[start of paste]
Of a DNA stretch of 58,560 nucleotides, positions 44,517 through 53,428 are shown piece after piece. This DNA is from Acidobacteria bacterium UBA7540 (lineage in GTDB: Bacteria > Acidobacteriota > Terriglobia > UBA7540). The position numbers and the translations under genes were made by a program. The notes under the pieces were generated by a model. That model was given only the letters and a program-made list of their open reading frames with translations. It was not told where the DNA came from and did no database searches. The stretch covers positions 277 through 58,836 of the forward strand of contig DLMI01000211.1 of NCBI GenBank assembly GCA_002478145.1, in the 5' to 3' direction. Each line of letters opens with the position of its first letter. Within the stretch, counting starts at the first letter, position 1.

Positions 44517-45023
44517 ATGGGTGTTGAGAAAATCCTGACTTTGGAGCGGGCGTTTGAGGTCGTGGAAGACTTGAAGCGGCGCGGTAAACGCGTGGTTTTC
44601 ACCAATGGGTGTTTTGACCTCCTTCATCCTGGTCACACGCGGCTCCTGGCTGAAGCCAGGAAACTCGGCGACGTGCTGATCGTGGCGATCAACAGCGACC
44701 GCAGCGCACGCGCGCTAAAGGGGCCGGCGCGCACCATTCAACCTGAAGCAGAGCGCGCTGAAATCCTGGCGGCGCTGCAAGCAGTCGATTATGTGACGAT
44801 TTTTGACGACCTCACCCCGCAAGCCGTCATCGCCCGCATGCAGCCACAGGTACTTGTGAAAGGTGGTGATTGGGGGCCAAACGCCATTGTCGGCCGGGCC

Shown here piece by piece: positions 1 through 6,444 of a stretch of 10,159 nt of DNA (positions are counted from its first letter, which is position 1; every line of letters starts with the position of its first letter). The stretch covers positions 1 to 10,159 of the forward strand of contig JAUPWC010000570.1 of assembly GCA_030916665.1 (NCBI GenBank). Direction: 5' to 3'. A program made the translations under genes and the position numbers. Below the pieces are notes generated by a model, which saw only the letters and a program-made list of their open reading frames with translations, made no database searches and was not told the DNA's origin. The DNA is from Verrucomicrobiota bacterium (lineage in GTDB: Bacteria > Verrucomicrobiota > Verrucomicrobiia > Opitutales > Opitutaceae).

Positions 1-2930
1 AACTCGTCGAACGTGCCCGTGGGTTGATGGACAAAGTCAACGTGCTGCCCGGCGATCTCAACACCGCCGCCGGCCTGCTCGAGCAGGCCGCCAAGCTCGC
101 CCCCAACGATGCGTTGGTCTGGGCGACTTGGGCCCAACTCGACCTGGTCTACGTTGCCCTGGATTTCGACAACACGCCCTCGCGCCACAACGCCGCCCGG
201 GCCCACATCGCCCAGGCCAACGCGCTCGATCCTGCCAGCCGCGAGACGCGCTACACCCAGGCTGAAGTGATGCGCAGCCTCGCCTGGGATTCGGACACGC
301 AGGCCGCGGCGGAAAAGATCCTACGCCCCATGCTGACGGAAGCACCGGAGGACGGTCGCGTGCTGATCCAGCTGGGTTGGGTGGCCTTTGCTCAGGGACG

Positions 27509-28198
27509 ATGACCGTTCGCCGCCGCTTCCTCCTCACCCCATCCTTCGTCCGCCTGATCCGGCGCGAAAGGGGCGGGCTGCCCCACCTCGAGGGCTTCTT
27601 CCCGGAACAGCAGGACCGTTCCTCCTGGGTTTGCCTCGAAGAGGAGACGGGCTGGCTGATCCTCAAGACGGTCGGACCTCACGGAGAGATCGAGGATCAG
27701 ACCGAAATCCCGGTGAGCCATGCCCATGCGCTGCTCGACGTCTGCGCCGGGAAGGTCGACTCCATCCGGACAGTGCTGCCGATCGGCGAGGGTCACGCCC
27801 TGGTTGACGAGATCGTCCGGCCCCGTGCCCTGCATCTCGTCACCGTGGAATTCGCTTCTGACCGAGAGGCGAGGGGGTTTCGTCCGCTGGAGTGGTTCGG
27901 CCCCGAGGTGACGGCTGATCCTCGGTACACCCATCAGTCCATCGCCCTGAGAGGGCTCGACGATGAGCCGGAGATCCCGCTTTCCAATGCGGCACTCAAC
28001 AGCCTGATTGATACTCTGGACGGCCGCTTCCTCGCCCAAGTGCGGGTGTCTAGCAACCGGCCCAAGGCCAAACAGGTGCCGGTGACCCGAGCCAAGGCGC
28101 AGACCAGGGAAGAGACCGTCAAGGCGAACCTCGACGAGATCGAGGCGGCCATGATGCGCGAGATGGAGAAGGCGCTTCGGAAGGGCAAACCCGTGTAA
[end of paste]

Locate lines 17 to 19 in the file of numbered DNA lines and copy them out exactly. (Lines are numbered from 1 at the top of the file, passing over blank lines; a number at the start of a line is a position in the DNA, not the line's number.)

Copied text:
27801 TGGTTGACGAGATCGTCCGGCCCCGTGCCCTGCATCTCGTCACCGTGGAATTCGCTTCTGACCGAGAGGCGAGGGGGTTTCGTCCGCTGGAGTGGTTCGG
27901 CCCCGAGGTGACGGCTGATCCTCGGTACACCCATCAGTCCATCGCCCTGAGAGGGCTCGACGATGAGCCGGAGATCCCGCTTTCCAATGCGGCACTCAAC
28001 AGCCTGATTGATACTCTGGACGGCCGCTTCCTCGCCCAAGTGCGGGTGTCTAGCAACCGGCCCAAGGCCAAACAGGTGCCGGTGACCCGAGCCAAGGCGC